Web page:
Don’t Overcomplicate Moles

They are these deeply enigmatic things to many people and the few interlocutors of Mexican Cuisine are not always doing much to roll back the mystery.  For instance Diana Kennedy’s cookbooks have progressively become less friendly to Americans cooking in America.  She presents an illusion of great variability by including at least six black moles in her book Oaxaca Al Gusto as if each region had a distinct take on black mole.  In reality I am sure there is as much variation in how grandmas in a region make mole as there is across regions.  It seems hardly worth recording that some make a black mole with pepitas or walnuts (oh my!) or vary the dried fruit used to sweeten the dish.  In fact the variegated nuts in the most complex moles seem to venture into the territory of unneeded.  In something as complicated as mole, I find it hard to believe anyone will notice the proportions of five different nuts.  I find myself a bit more drawn to the simpler moles that have at most two nuts, where the characteristics of each contribute more to the final dish.

Apart from drawing nearly nonexistent distinctions between regional variations on mole, I often find the description of the process of making mole unnecessarily tedious.  Often it is a laborious process of toasting or frying chiles, nuts, and spices and then frying other things or making pastes and then frying them.  Apart from frying so many things separately, you fry a long time because they add so much liquid that you have to evaporate before you actually start frying things.

You can take shortcuts and I can guarantee it will be at least 95% as good.  I see no need to double fry any ingredients.  Toasting chiles, nuts and spices and then frying them as a paste is equivalent (it works for Thai curries after all).  If you have a stick blender you can fry aromatics and other produce together, throw chile/nut/spice paste in and then fry it and finally blend in the pot.  It wont be as smooth as a high powered blender, but it is much simpler and you don’t need as much liquid which means it doesn’t take as long to fry to a nice dark color.  You might sacrifice the quality a very tiny bit, but we aren’t all women in a rural village with nothing but domestic duties that allows them to putter around in the kitchen for hours.  Again mole is so complex that small differences in preparation aren’t going to be readily apparent.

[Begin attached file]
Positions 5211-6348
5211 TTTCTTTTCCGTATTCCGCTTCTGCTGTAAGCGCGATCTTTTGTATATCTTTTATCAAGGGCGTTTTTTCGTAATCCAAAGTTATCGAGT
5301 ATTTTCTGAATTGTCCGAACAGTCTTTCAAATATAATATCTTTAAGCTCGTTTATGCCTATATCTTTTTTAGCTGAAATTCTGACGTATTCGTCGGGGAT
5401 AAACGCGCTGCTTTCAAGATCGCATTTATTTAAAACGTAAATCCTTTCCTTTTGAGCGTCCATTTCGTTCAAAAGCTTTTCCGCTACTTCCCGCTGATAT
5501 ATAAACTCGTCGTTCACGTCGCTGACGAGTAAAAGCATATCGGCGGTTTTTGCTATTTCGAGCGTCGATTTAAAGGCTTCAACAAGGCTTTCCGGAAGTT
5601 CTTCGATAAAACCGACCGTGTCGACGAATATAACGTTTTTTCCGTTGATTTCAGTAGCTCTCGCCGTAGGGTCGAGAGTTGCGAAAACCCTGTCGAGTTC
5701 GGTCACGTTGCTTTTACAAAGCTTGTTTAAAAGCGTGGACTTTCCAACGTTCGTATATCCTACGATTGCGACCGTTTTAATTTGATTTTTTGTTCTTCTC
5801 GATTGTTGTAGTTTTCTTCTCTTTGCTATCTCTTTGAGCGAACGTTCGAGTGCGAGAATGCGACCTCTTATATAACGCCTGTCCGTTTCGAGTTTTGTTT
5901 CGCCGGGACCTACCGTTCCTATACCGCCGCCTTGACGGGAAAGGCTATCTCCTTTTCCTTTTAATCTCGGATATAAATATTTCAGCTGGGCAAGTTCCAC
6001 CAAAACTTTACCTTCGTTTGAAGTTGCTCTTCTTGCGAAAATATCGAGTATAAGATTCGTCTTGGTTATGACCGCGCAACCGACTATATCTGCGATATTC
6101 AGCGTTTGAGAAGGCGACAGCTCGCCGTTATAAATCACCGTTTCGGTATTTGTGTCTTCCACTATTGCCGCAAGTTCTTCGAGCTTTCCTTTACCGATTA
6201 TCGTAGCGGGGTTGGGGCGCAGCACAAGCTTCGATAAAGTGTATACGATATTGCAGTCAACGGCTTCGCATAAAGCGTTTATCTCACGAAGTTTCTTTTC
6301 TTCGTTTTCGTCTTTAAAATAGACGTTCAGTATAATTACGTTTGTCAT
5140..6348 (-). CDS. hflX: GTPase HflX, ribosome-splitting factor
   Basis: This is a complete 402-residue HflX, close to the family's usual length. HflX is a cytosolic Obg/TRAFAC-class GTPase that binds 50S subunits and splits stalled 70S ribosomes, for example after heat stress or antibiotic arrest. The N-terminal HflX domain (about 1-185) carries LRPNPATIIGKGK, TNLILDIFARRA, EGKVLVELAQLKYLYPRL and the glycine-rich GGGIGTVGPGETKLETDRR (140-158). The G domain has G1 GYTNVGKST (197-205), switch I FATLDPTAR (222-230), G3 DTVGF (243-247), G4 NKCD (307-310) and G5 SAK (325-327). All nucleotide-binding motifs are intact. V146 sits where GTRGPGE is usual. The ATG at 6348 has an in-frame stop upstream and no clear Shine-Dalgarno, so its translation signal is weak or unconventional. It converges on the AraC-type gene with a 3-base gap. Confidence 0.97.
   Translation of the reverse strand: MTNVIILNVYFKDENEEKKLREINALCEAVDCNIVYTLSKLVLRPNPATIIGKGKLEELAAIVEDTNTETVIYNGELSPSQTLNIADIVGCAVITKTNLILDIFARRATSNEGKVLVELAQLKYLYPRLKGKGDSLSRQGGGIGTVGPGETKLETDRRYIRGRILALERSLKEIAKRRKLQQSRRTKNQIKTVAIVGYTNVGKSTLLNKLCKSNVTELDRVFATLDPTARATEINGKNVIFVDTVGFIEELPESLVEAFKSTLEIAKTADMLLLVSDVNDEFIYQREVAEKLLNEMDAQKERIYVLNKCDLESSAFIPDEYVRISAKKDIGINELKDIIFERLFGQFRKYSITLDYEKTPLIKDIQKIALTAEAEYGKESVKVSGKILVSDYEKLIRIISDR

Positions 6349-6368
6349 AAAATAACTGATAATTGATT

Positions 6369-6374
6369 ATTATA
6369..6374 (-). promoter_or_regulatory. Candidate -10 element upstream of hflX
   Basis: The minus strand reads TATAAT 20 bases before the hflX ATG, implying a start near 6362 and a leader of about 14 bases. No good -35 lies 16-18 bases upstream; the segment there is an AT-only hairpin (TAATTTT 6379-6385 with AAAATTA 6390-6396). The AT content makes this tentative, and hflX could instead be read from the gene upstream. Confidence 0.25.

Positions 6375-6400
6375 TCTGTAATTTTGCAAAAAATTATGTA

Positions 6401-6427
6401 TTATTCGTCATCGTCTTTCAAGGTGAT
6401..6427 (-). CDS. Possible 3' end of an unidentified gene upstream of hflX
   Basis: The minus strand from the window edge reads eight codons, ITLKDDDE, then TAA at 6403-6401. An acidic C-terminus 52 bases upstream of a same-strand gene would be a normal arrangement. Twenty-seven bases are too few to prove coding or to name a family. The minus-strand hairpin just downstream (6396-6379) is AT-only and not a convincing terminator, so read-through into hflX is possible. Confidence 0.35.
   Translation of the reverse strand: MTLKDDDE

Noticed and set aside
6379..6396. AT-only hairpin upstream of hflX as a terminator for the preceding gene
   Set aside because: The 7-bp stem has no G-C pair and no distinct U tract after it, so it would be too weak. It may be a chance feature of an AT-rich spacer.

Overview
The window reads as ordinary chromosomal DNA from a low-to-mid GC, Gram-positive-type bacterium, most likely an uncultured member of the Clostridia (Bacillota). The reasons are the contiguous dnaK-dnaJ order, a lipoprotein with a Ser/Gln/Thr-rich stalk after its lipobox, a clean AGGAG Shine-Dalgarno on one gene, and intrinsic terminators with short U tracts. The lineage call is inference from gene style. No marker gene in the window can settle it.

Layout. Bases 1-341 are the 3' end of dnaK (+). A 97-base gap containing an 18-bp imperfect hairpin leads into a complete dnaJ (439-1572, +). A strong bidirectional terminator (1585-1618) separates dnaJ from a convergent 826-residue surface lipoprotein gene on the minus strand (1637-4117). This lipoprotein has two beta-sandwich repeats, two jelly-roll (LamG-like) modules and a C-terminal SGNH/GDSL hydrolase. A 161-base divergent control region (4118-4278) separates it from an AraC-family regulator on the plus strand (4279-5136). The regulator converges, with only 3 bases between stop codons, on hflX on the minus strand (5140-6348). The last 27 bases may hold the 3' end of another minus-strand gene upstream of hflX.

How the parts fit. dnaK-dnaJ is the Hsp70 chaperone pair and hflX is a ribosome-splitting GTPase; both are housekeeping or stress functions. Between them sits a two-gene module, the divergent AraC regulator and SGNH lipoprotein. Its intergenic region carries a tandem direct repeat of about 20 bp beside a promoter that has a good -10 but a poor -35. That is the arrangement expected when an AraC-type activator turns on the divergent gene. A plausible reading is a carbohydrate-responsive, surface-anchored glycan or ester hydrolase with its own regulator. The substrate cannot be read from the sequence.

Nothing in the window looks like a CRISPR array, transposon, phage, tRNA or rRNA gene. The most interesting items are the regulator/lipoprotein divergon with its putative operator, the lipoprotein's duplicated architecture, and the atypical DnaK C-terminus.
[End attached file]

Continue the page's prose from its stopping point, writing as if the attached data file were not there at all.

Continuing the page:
The final part of this post I want to talk about the distinctions between moles.

Red Mole or Mole Poblano – This is the most common kind of mole noted for its unique combination of nuts, chiles and chocolate.  Some try to draw a distinction between Red and Poblano, but there really isn’t, though mole poblano certainly sounds tastier.  There are however two classes of red mole.  One is more complex with more nuts and a wider variety of spices like anise or allspice.  That said, red moles run the gamut between the two classes as well.  Mole Teloloapan and other mole also fall into this category.

Black Mole – Black mole is red mole with charred things added.  Period.  I am not sure why it has become so elevated, I think it is because Bayless won Top Chef Masters with it.  You can even see that it bifurcates into simpler and more complex along the same lines as red mole.

Coloradito – This mole is similar to a simple red mole but contains no chocolate, and little to no fruit or nuts.  In its simplest incarnation it is redolent of a good Texas chile con carne.  That said, some are much closer to a red mole than their spicy Texan cousin.

Xico – A complex red mole with more fruit added resulting in a sweeter taste.

Manchamanteles – This is also a really wide category.  I think it is safe to characterize it by the heavy use of pineapple.  Otherwise I have seen variations that run from fruity coloradito to almost xico levels of complexity.  I don’t really understand the name of this one (“tablecloth stainer”) since there is nothing inherently more stainworthy in it than any other mole.

That covers the red moles.  There is also a yellow mole (Amarillo) and two styles of green mole, one characterized by pepitas and the other more of an herbaceous verde.


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